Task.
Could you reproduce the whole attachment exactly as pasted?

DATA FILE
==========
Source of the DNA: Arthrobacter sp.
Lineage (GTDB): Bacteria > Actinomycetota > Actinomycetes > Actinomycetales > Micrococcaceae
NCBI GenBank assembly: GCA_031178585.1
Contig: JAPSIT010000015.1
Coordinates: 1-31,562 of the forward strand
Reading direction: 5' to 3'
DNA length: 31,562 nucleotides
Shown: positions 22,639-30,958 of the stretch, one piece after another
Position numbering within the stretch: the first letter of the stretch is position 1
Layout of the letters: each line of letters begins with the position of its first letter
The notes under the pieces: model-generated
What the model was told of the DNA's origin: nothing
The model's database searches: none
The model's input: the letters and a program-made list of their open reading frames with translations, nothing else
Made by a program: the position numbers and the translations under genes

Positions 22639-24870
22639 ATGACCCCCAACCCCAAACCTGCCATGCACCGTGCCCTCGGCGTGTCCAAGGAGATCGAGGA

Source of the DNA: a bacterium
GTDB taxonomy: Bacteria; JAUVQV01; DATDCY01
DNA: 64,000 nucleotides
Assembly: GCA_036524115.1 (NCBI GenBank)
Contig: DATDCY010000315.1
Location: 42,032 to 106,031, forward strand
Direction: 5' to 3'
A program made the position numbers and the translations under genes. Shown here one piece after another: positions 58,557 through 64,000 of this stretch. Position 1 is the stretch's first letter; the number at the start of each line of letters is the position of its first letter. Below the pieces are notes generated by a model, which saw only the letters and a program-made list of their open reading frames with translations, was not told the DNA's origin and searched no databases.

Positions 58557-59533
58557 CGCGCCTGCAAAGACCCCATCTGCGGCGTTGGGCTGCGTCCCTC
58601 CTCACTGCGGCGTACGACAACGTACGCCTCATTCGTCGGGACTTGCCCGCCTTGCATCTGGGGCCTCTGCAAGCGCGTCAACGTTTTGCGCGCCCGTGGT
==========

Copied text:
Source of the DNA: Arthrobacter sp.
Lineage (GTDB): Bacteria > Actinomycetota > Actinomycetes > Actinomycetales > Micrococcaceae
NCBI GenBank assembly: GCA_031178585.1
Contig: JAPSIT010000015.1
Coordinates: 1-31,562 of the forward strand
Reading direction: 5' to 3'
DNA length: 31,562 nucleotides
Shown: positions 22,639-30,958 of the stretch, one piece after another
Position numbering within the stretch: the first letter of the stretch is position 1
Layout of the letters: each line of letters begins with the position of its first letter
The notes under the pieces: model-generated
What the model was told of the DNA's origin: nothing
The model's database searches: none
The model's input: the letters and a program-made list of their open reading frames with translations, nothing else
Made by a program: the position numbers and the translations under genes

Positions 22639-24870
22639 ATGACCCCCAACCCCAAACCTGCCATGCACCGTGCCCTCGGCGTGTCCAAGGAGATCGAGGA

Source of the DNA: a bacterium
GTDB taxonomy: Bacteria; JAUVQV01; DATDCY01
DNA: 64,000 nucleotides
Assembly: GCA_036524115.1 (NCBI GenBank)
Contig: DATDCY010000315.1
Location: 42,032 to 106,031, forward strand
Direction: 5' to 3'
A program made the position numbers and the translations under genes. Shown here one piece after another: positions 58,557 through 64,000 of this stretch. Position 1 is the stretch's first letter; the number at the start of each line of letters is the position of its first letter. Below the pieces are notes generated by a model, which saw only the letters and a program-made list of their open reading frames with translations, was not told the DNA's origin and searched no databases.

Positions 58557-59533
58557 CGCGCCTGCAAAGACCCCATCTGCGGCGTTGGGCTGCGTCCCTC
58601 CTCACTGCGGCGTACGACAACGTACGCCTCATTCGTCGGGACTTGCCCGCCTTGCATCTGGGGCCTCTGCAAGCGCGTCAACGTTTTGCGCGCCCGTGGT